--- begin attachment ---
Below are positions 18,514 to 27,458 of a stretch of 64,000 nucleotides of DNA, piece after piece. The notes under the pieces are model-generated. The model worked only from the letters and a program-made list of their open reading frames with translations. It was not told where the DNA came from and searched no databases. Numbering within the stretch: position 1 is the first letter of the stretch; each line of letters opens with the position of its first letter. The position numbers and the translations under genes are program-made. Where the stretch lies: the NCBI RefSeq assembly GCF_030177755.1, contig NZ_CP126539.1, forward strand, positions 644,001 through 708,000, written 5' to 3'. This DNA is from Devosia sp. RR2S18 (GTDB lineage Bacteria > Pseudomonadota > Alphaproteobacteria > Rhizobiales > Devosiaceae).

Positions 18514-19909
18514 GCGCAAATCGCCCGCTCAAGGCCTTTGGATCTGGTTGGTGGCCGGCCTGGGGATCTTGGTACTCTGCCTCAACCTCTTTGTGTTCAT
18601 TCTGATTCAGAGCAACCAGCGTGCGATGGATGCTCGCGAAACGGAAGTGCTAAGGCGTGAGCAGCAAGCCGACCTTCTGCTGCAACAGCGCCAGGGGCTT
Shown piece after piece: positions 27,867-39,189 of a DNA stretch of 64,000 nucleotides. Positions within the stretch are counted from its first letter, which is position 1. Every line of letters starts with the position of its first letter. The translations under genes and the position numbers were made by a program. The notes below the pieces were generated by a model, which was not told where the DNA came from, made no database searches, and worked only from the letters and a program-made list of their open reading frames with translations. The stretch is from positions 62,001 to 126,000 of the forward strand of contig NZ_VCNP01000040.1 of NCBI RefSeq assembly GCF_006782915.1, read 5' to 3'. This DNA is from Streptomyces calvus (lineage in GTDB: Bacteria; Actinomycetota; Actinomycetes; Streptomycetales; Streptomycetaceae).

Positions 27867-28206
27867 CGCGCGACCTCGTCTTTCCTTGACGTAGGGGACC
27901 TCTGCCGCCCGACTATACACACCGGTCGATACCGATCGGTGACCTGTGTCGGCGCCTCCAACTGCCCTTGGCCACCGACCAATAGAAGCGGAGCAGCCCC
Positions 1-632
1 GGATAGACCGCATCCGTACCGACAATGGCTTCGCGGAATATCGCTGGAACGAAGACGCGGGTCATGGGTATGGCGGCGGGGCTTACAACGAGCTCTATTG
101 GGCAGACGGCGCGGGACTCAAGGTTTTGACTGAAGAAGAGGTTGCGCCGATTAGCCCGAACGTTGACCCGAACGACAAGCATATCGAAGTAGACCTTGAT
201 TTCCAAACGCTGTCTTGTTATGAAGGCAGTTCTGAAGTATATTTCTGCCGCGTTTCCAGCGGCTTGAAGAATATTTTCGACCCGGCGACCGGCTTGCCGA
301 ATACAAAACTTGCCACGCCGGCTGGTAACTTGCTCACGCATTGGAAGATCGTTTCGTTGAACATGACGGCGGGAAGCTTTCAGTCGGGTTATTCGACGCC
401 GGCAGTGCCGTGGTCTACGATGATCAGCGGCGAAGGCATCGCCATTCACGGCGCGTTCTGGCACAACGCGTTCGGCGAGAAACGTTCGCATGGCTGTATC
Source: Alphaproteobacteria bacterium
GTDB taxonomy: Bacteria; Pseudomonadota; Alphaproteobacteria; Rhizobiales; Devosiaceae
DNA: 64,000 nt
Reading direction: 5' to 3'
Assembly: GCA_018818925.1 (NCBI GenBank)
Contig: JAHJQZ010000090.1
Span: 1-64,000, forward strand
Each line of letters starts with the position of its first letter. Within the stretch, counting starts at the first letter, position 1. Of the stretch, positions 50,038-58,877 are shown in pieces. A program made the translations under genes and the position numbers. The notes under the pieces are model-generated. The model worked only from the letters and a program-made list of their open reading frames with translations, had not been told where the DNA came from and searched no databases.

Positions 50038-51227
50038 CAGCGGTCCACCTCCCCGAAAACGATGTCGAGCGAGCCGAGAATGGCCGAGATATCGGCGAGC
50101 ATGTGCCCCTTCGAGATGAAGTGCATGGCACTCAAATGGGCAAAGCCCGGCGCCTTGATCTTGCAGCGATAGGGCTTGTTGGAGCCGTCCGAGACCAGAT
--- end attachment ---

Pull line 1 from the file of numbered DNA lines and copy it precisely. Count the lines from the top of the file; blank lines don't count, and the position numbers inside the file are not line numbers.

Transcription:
Below are positions 18,514 to 27,458 of a stretch of 64,000 nucleotides of DNA, piece after piece. The notes under the pieces are model-generated. The model worked only from the letters and a program-made list of their open reading frames with translations. It was not told where the DNA came from and searched no databases. Numbering within the stretch: position 1 is the first letter of the stretch; each line of letters opens with the position of its first letter. The position numbers and the translations under genes are program-made. Where the stretch lies: the NCBI RefSeq assembly GCF_030177755.1, contig NZ_CP126539.1, forward strand, positions 644,001 through 708,000, written 5' to 3'. This DNA is from Devosia sp. RR2S18 (GTDB lineage Bacteria > Pseudomonadota > Alphaproteobacteria > Rhizobiales > Devosiaceae).